Professor Daniel O’Connor, Dr Kate McSweeny, Ms Aimee Jeffreys
Aged Mental Health Research Unit, Monash University
beyondblue Victorian Centre of Excellence
Project completion year
Findings of an earlier investigation indicated that many recipients of aged residential care experience severe depression. Despite the pressing need for treatment, mainstream aged care facilities appear to be ill-equipped to provide this service. This project sought to determine whether multidisciplinary specialist mental health consultation is more effective than care as usual in treating depression in aged care residents with dementia.
The study included 39 residents selected from 16 aged care facilities. The facilities were allocated to an intervention of either multidisciplinary specialist consultation surrounding best practice management of depression in dementia or to a care as usual condition. Consultations involved individually tailored medical and psychosocial recommendations provided to care staff and general practitioners. In order to assess intervention efficacy, all residents participated in a comprehensive pre-intervention diagnostic assessment which included the administration of the Cornell Scale for Depression in Dementia (CSDD), among other measures. This assessment was repeated about 15 weeks post-intervention.
The project found that multidisciplinary specialist mental health consultation was significantly more effective in treating the clinical depressions of aged care residents with dementia than care as usual. The adjusted mean post-intervention CSDD score was 8.90 for the intervention group and 13.98 for the control group. Clinical diagnosis of major depression was also considered at the post-intervention assessment. Of those receiving specialist consultation, 21 per cent met criteria for the diagnosis. By contrast, 48 per cent of those receiving care as usual were diagnosed with major depression at follow-up. However, this difference was not significant.
The Rating Anxiety in Dementia (RAID) scale and the BEHAVE-AD, an assessment of behavioural and psychological symptoms of dementia, were included as a supplement to information concerning depressive status. After adjusting for pre-intervention scores, there were no significant differences in the post-intervention RAID scores for the intervention and control groups. However, there were significant differences in post-intervention BEHAVE-AD scores between the two groups. The adjusted mean post-intervention BEHAVE-AD scores of 2.81 for the intervention group and 6.20 for the control group indicate that specialist multidisciplinary consultation reduced global estimates of behavioural and psychological symptoms more than care as usual.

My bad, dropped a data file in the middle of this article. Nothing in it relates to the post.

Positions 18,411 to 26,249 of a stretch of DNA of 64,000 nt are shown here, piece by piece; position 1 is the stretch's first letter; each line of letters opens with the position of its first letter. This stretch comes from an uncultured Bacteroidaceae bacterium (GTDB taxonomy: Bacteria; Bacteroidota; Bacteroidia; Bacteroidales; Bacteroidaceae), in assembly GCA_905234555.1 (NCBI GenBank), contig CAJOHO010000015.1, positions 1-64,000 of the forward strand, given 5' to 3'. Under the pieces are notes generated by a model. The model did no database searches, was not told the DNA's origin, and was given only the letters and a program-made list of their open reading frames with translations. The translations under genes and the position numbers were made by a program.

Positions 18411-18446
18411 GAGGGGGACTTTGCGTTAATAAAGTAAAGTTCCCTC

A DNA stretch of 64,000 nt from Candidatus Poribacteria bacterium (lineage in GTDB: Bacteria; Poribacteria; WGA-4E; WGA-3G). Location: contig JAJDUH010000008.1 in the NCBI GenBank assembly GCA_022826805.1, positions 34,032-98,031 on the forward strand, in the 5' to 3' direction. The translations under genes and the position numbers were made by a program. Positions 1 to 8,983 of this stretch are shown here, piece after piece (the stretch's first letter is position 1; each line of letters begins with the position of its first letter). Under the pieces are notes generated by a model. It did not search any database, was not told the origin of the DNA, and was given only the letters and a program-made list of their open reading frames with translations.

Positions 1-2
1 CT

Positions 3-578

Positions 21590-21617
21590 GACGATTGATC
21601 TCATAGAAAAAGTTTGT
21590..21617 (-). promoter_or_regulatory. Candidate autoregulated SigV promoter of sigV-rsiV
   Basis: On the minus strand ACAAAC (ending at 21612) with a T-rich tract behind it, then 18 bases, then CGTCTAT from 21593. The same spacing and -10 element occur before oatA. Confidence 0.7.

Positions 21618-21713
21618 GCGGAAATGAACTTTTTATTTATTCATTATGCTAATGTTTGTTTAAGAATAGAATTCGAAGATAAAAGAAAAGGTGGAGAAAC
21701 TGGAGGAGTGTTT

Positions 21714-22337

Six attitude surveys were returned from staff from four of the seven intervention homes. Four “agreed” or “strongly agreed” that participation in the study improved their understanding of the assessment and management of depression. Five felt that the recommendations made by the research team were easy to implement. Overall, respondents felt that the consultation provided was useful both to the resident (five) and facility staff (four), and most (five) wanted to have continued access to specialist consultation. All of the respondents felt that it would be beneficial for facility staff to participate in training on the assessment and management of depression in aged residential care.
At the outcome assessment, 71 per cent of the intervention group had a change in their antidepressant treatment strategy, compared to only 20 per cent of the control group. This difference was statistically significant but further analysis indicated that, while change in antidepressant strategy on its own was a salient predictor of post-intervention CSDD, in combination with intervention group status, its effect was no longer significant. The effect of intervention group status subsumed that of change in antidepressant strategy.
Implications for policy, practice and further research
At a practical level, the results of this study emphasise the need for more comprehensive training in assessment and management of depression for residential care staff and the GPs who work in these settings. Training programs should delineate best practice guidelines, available resources and when and how to contact specialist services. The results suggest that the psychosocial and medical management of depressed residents can almost certainly be improved. One possible way to achieve this is to assign a suitably qualified staff member the portfolio of mental health clinical specialist. This would facilitate the mobilisation of available resources for residents in need and may act to improve the profile of mental health issues at the facility level. This will be a necessary step in ensuring that care provided by aged residential facilities is holistic and is responsive to the mental health care needs of residents.